Googles Gives a New Perspective to Web Security Threats via XS-Leaks
A recent article from Google revealed that attackers are increasingly leveraging a specific class of vulnerabilities derived from side-channels built into the web platform, to extract sensitive data out of any web application. Dubbed cross-site leaks (XS-Leaks), this new class of vulnerability highlights new challenges for the security of web infrastructure.
The menace of side-channel attacks
Attackers use the existing side-channels on the web to leak sensitive information about the users from other web applications, such as details about their local environment or their internal networks.
- Lately, a team of security researchers had discovered new side-channel attacks dubbed PLATYPUS attacks that could allow attackers to access the sensitive data on Intel CPUs.
- Researchers from the University of California and Tsinghua University also reported a series of critical vulnerabilities dubbed Side-channel AttackeD DNS or SAD DNS attacks that could lead to a revival of DNS cache poisoning attacks.
Google’s XS support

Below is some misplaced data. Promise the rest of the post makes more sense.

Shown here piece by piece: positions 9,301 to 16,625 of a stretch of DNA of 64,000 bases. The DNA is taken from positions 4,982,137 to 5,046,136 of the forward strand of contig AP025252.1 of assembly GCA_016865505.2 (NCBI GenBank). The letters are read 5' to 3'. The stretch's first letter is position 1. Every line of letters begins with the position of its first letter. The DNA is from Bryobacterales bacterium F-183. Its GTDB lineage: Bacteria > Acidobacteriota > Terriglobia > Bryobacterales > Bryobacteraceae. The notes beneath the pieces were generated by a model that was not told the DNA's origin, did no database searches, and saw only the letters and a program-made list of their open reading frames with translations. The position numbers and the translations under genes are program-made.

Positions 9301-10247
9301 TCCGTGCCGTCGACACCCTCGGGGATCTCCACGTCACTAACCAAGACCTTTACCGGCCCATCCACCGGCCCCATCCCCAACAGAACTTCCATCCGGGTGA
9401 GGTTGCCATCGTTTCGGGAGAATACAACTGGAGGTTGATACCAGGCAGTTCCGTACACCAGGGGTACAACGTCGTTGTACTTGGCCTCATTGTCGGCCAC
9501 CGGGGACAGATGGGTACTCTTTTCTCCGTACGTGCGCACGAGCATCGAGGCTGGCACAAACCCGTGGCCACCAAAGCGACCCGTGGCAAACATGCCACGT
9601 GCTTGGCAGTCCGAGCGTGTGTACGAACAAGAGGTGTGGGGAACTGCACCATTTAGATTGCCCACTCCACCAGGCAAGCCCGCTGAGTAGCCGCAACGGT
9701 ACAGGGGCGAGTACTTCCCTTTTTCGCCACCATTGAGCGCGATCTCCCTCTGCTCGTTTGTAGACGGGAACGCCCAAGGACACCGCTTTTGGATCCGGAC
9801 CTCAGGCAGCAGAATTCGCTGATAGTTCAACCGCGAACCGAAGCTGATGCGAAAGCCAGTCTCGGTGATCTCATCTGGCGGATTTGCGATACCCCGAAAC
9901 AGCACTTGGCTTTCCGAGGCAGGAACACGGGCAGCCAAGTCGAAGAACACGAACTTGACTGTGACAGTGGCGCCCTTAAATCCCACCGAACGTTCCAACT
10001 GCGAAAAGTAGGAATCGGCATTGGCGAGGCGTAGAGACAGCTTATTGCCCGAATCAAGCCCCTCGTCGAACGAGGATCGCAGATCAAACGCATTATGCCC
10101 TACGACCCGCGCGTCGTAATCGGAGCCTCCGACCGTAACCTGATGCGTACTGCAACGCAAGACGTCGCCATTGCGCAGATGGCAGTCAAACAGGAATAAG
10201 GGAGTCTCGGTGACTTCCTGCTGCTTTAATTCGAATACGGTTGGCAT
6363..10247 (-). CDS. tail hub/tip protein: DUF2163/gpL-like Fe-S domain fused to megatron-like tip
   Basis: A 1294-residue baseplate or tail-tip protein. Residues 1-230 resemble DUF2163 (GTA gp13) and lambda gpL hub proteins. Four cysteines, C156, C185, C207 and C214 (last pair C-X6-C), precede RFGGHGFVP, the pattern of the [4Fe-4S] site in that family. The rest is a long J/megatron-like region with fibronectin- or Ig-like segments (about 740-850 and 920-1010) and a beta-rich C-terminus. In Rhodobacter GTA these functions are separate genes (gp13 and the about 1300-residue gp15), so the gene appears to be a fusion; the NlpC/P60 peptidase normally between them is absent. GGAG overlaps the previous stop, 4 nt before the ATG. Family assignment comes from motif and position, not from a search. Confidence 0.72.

To encourage research into the issue of cross-site leaks of user information, Google has recently set up a new site for XS-Leaks.
It is basically a collection of browser-based side-channel attack vectors.
- These attack vectors highlight a set of challenges for web browser developers and security engineers, enabling the development of a comprehensive defense mechanism.
- The XS-Leaks wiki site basically includes information about the principles behind cross-site leaks, common attacks, and proposes defense mechanisms to stop these attacks.
The site is an open knowledge base to which the security community is invited to participate, and where experts can share information about offensive and defensive techniques.
- XS-Leaks takes advantage of the web's core principle of composability. It allows websites to interact with each other and abuse legitimate mechanisms to infer information about the user.
- Each attack described on the site is accompanied by an overview of security features such as Cross-Origin Opener Policy, Cross-Origin Resource Policy, Fetch Metadata Request Headers, and SameSite cookies that can thwart or mitigate it.
Recent discoveries suggest that side-channel attacks are still in the development phase and their true potential in XS-Leak attacks is yet to be realized. It is believed that projects such as the XS-Leak wiki can help prevent or mitigate these attacks by providing appropriate frameworks and guidelines for security teams to counter such threats.